The talk about the "quota of one" at papers and magazines where journalist such as Maureen Dowd, Molly Ivins, Anna Quindlen, Ellen Goodman and Anne Applebaum fight the good fight is not new.
In fact it's old, like the war that the Greek grandma can't stop talking about.
This latest chapter in Our Big Fat Op/Ed Wailing has to amount to more than a "kerfluffle" as Maureen Dowd of The New York Times called it.
It can't be that Applebaum of The Washington Post is a token and that this is nothing more than what she called "a storm in the media teacup." (She wrote in her Post column about feeling "lonely," as well as "self-conscious and vaguely embarrassed" to be the only woman on the opinion pages when she looks out and sees "so many excellent women around me at the newspaper.")
The cry for more space must be seen as more than a "hissy fit" as columnist Heather MacDonald wrote.
To gain visibility, Women's eNews, organizations, listervs and blogsters are out there working to get noticed.
"We are recruiting women opinion writers, dispensing tips on how to write and submit articles and letting editorial editors know where they can find authoritative female voices on a variety of topics," said Rosemary Armao, president of Journalism and Women Symposium, a national organization of more than 250 women working in print, broadcast, new media and academia.
Holly Sklar, op-ed columnist for Knight Ridder newspapers and Tribune Information Services, said pushing women who are already doing the work at a regional level into national syndication and larger media venues is a solid solution.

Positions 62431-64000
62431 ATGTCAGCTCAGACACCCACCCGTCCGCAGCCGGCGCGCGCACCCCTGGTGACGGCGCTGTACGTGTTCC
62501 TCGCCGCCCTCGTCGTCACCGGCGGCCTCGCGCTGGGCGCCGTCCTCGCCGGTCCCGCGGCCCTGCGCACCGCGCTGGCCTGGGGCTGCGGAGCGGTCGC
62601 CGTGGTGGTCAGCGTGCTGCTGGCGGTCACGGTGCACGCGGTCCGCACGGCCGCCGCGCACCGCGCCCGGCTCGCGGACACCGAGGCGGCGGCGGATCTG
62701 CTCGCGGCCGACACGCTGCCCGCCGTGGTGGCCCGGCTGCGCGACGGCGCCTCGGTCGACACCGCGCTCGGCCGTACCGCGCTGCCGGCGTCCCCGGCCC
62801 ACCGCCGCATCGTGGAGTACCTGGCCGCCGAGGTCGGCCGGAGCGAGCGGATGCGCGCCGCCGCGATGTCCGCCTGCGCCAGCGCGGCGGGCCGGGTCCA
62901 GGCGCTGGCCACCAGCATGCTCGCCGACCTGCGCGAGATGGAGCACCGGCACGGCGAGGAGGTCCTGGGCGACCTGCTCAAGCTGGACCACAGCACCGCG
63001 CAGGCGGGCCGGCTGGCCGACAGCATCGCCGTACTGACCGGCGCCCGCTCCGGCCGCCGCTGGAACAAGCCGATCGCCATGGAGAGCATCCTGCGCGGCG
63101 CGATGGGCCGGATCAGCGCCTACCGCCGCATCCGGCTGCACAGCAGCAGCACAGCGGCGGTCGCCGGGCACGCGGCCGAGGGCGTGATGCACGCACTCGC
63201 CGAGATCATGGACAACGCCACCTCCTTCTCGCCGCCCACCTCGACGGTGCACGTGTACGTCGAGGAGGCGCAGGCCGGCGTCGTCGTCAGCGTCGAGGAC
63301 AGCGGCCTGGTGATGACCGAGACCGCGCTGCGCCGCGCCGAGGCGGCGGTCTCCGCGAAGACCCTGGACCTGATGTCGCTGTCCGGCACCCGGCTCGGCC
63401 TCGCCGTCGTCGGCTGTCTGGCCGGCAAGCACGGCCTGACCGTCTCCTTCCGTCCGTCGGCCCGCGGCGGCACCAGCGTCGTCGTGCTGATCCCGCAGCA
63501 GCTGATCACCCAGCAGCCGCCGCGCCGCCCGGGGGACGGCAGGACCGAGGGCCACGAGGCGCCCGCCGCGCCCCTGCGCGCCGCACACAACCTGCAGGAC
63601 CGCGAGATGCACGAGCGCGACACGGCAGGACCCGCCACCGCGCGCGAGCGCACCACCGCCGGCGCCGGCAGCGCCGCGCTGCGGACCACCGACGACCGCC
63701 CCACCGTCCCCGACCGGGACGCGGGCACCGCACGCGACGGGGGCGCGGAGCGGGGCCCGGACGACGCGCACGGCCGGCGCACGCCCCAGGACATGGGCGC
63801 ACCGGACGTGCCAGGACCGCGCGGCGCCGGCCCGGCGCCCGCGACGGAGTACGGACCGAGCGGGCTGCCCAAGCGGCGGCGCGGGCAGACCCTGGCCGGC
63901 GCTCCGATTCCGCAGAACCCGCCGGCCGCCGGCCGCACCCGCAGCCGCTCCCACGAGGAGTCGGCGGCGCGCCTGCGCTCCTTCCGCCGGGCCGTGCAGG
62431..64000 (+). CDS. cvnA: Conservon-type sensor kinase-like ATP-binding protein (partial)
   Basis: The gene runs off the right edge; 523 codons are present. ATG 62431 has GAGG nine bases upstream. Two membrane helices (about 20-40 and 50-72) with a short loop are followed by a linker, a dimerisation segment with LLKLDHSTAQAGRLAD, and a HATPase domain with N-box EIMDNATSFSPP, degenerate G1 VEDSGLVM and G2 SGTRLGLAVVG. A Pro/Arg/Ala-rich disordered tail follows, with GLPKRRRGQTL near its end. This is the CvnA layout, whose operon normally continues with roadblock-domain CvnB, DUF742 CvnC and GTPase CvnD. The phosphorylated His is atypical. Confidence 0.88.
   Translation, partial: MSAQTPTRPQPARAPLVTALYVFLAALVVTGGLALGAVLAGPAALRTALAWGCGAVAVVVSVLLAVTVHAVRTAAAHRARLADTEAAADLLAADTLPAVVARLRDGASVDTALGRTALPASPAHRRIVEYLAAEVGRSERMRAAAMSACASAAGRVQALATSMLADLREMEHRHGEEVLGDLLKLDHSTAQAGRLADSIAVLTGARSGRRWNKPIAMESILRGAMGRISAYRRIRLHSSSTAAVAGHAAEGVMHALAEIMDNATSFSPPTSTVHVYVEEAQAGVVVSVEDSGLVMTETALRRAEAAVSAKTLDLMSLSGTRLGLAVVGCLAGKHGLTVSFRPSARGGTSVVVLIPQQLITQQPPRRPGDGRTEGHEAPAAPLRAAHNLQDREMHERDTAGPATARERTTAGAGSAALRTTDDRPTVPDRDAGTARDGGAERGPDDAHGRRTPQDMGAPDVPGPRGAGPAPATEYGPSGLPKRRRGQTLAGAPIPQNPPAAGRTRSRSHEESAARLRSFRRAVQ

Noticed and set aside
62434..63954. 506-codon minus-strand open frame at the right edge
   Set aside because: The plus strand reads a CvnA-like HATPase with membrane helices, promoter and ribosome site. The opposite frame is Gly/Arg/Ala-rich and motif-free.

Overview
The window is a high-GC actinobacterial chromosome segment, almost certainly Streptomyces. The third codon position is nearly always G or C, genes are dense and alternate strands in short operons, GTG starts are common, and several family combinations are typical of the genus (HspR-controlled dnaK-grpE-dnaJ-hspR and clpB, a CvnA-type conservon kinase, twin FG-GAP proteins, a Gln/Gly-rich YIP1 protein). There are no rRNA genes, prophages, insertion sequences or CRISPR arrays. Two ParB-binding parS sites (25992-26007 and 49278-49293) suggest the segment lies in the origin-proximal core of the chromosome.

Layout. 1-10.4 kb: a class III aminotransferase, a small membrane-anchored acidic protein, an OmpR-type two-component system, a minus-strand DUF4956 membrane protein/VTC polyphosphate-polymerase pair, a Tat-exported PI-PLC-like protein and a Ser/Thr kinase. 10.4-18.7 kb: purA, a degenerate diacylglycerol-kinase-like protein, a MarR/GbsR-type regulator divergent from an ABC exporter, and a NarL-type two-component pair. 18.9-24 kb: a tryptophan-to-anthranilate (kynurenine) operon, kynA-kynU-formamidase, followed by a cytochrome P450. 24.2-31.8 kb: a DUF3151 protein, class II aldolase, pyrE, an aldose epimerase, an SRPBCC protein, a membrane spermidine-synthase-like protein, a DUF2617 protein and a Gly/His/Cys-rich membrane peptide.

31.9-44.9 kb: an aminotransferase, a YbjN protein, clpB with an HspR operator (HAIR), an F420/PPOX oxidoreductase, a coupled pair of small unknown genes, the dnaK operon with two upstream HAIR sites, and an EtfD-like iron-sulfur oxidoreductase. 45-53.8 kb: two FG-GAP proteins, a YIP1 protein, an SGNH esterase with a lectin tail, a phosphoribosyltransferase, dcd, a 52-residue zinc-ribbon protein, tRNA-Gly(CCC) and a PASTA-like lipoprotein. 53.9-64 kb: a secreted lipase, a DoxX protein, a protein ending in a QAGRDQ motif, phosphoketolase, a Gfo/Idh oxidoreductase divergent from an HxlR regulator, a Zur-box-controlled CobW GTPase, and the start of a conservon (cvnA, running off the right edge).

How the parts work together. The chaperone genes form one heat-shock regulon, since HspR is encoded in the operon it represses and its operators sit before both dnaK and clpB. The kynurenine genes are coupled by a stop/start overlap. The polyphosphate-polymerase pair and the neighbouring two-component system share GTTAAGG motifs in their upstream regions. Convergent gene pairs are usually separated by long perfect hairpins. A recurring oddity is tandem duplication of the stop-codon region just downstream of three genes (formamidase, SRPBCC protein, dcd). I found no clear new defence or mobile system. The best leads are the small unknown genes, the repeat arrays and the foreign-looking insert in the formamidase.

"There are a lot of women all over the country who write columns at the regional level," Sklar said. "There are very powerful columnists who are certainly ready for the big leagues and more effort needs to be made to promote them."
At the "Women and the Media Conference" this past Saturday in Cambridge, Mass., hosted by The Center for New Words, Nelson said the solution is "cross-pollinating" efforts with a continued push for space for women in the established press as well as in Internet news outlets and blogs.
The Web blogs so popular with Generation Y--and now deemed worthy of press credentials by the White House--are the cyberspace answer to individual newsletters, cable-access shows and ham radio. All of these offer a wide-open range for opinion makers to bypass gate-keeping editors who seem to "just say no" to the women who come along.
Others agree with her.
"Given how corporate media is, for us to expect The New York Times to change is not going to happen," said AlterNet's Chaudhry. "We need to empower ourselves with blogs. Not only will we have our voices heard but we have access to the kind of women we want to read it."
Female bloggers need to link to each other and other outlets of women's opinions, print journalists need to support each other's editorial efforts and keep making noise by sending in queries, well-researched and written columns and knocking on the big doors at least as often as do the men.
Instead of disappearing into the back of the room again, we must push the issue. Though many female journalists are opining 1,000 illuminated points of view in the media galaxy, unless we cluster our stars together into a fireball, we will not be seen by the major telescopes.
Michele Weldon is assistant professor at the Medill School of Journalism, Northwestern University and the author of "I Closed My Eyes: Revelations of a Battered Woman" (Hazelden, 1999) and "Writing to Save Your Life: How to Honor Your Story Through Journaling" (Hazelden, 2001). She is the first vice president of Journalism and Women Symposium.